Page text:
How To Ground Your Electric Fence

How To Ground Your Electric Fence

To keep your fence working and in good condition, proper grounding is required. Your electric fence works by completing an electrical circuit whenever an animal touches the fence. The electric current originates at the energizer, travels down the fence, and goes through the animal to the ground. The soil then transmits the current to grounding rods which are connected back to your energizer, completing the circuit, and delivering a corrective shock to the animal. 

Grounding is essential in keeping the fence functioning properly – which means it’s essential in keeping your animals safe. How can you be sure to ground your fence the right way?

Grounding Your Fence

One of the first things that you need to do when you’re grounding your electric fence is by locating an area of soil that contains good, conductive earth (not sandy or rocky.) Make sure that the grounding system is within range of your fence energizer, but at least 25 feet away from buildings with metal siding. 

Most fences will need two or three grounding rods, spaced about ten feet apart, near the beginning of the fence. Very dry or rocky soil may require additional ground rods. These rods are either six or eight feet high and are installed by simply pounding them into the ground. The tips are hardened steel, allowing them to split rocks when needed. They are made to be durable, so don’t hesitate to use some force to pound them into the ground. 

Once the ground rods are installed, you need to connect them to your energizer. Start by running an insulated wire from your energizer to the nearest ground rod. Use a ground rod clamp to connect the wire to the rod. Continue to connect each rod to its neighbor using the same method.

Finally, connect the insulated wire to your energizer. The energizer has two connectors, one for the live wire and the other for the ground. Look for the ground symbol to be sure you’re connecting it to the correct side.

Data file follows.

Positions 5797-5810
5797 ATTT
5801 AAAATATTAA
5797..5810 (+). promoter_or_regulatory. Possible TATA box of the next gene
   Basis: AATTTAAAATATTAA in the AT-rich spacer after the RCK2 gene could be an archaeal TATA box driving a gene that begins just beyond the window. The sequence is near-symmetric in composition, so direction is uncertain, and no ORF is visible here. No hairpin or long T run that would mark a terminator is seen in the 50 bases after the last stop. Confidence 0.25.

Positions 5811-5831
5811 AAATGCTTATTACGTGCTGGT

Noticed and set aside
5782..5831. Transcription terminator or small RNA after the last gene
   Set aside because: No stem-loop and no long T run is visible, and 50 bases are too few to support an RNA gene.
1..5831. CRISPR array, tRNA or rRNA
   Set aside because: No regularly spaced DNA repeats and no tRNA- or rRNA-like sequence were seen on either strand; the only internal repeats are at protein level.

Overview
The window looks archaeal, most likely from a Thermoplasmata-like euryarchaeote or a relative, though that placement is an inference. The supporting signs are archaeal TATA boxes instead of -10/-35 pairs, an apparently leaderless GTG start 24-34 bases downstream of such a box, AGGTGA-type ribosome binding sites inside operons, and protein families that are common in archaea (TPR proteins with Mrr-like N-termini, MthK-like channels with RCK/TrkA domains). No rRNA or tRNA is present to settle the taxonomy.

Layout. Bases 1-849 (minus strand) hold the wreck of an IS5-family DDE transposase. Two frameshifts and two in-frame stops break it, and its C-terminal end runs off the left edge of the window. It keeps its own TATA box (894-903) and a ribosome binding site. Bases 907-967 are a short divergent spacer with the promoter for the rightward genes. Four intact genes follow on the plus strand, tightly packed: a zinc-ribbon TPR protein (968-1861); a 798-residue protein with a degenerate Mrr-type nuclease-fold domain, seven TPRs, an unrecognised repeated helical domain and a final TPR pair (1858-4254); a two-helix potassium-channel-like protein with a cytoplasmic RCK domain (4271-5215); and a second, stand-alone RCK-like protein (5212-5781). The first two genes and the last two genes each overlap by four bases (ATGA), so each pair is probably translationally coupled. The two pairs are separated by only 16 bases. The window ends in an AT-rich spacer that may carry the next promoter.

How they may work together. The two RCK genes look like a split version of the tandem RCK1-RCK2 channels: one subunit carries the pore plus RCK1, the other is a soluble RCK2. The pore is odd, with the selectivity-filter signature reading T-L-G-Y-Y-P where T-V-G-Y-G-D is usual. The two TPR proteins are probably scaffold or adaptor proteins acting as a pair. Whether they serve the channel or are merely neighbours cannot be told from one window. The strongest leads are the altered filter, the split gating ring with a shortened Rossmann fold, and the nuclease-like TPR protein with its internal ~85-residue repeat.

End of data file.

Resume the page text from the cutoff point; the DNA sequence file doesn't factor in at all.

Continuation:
Once the wire is connected to the energizer, cover the connection with the green knob to easily identify which side is the ground. Remember, “green means ground” and “red means hot”.

Testing Your Grounding System

After you install your grounding system and the electric current is working, it’s important to keep checking the level of electrical current to ensure that it is effective enough to contain your livestock or deter predators. Test your grounding system condition with a voltage tester during one of the driest periods of the season and one during the wet season of each year to make sure your fencing is working all year long – no matter the conditions.

During the drier seasons, like summer or spring, it might be necessary to upgrade your grounding system by adding more ground rods. Vegetation and other plant growth might be affected the circuit. Take care of your system by checking it frequently and making small changes as needed rather than facing a bigger problem later on.

Maintaining Your Fence

Grounding isn’t the only part of your fence that you’ve got to keep checking on. To keep your fence running properly, make sure that all components of your fence are in good condition. Tell us how Zareba® helps you keep your fence working on our Facebook Page. Plus, by signing up for our e-newsletter, you can get the latest information and products that’ll help your fence last longer!


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